service.  The abstracts are freely retrievable by patent number (sorry 
    no searching yet, that needs the big donations). For subscription info, 
    send 'help' to   USPTO/CNIDR Patent Project
    This page provides access to both the U.S. Patent Bibliographic 
    Database, which includes bibliographic data from 1976 to 1997, and 
    the AIDS Patent Database, which includes the full text and images 
    of AIDS related patent issued by the U.S., European and Japanese 
    Patent offices.

7.6  Which FTP sites contain chemistry-related material?
    Jan Labanowsky's server, also contains an archive of the computational 
    chemistry mailing list.
    QCPE archive
    Dos and Windows public domain and shareware

7.7  What chemistry-focused mailing lists exist? 
    Chemistry laboratories (both academic and research), students'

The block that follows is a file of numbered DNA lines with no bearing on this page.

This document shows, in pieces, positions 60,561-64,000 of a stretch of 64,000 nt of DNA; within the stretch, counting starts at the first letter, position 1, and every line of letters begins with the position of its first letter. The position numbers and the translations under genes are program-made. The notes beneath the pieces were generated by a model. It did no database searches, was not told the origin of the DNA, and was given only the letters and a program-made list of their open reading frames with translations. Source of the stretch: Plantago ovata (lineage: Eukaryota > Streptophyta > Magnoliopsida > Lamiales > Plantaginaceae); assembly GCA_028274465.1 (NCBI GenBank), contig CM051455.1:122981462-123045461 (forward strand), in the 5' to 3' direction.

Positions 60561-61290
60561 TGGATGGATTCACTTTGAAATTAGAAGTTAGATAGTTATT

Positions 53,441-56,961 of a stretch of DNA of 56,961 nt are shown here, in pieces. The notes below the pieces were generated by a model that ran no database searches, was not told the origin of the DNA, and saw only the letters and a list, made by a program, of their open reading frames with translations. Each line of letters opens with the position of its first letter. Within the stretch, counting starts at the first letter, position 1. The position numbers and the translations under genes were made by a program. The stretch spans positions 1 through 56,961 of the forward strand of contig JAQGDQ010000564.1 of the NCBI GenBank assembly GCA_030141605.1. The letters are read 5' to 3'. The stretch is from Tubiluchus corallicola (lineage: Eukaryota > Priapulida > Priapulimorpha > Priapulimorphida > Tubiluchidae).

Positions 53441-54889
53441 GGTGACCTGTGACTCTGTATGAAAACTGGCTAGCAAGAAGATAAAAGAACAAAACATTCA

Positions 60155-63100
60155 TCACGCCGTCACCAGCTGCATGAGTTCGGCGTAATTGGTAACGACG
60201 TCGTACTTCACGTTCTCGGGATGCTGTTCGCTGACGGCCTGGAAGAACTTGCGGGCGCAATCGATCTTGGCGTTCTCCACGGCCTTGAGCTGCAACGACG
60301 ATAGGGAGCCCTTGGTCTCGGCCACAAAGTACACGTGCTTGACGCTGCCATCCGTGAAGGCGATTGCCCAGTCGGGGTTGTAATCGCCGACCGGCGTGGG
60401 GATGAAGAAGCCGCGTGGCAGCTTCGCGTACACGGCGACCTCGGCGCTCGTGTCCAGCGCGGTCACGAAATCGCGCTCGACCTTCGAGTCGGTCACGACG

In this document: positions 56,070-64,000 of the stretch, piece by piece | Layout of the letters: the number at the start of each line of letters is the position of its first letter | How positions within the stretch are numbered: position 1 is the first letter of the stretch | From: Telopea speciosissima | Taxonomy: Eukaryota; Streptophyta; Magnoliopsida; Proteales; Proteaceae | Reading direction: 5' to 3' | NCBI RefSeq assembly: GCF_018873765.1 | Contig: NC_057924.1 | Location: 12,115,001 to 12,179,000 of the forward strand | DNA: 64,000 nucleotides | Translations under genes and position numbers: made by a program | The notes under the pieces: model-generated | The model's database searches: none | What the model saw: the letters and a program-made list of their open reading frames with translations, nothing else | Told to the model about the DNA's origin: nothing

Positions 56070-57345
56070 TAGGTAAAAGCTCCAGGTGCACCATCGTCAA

experiments (high school, college and university), classroom 
    demonstrations and shows for the public of chemical processes, 
    chemistry stockroom management, lab safety, and  small-scale chemical 
    waste handling procedures.
7.8  How can I contact Chemical Societies electronically?

In general, most WWW sites will also contain email addresses that they
can be contacted through.
    The American Chemical Society homepage provides access information, 
    and additional email support is available via the following:-           ACS Division information               ACS expositions            ACS membership information           ACS national meeting information               Reaction Times (college newspaper)           ACS regional meeting information               ACS state and local government affairs
    The UK Royal Society of Chemistry, WWW and email address.
    The UK Society of Chemical Industry.
    The German Chemical Society (Gesellschaft Deutscher Chemiker, GDCh)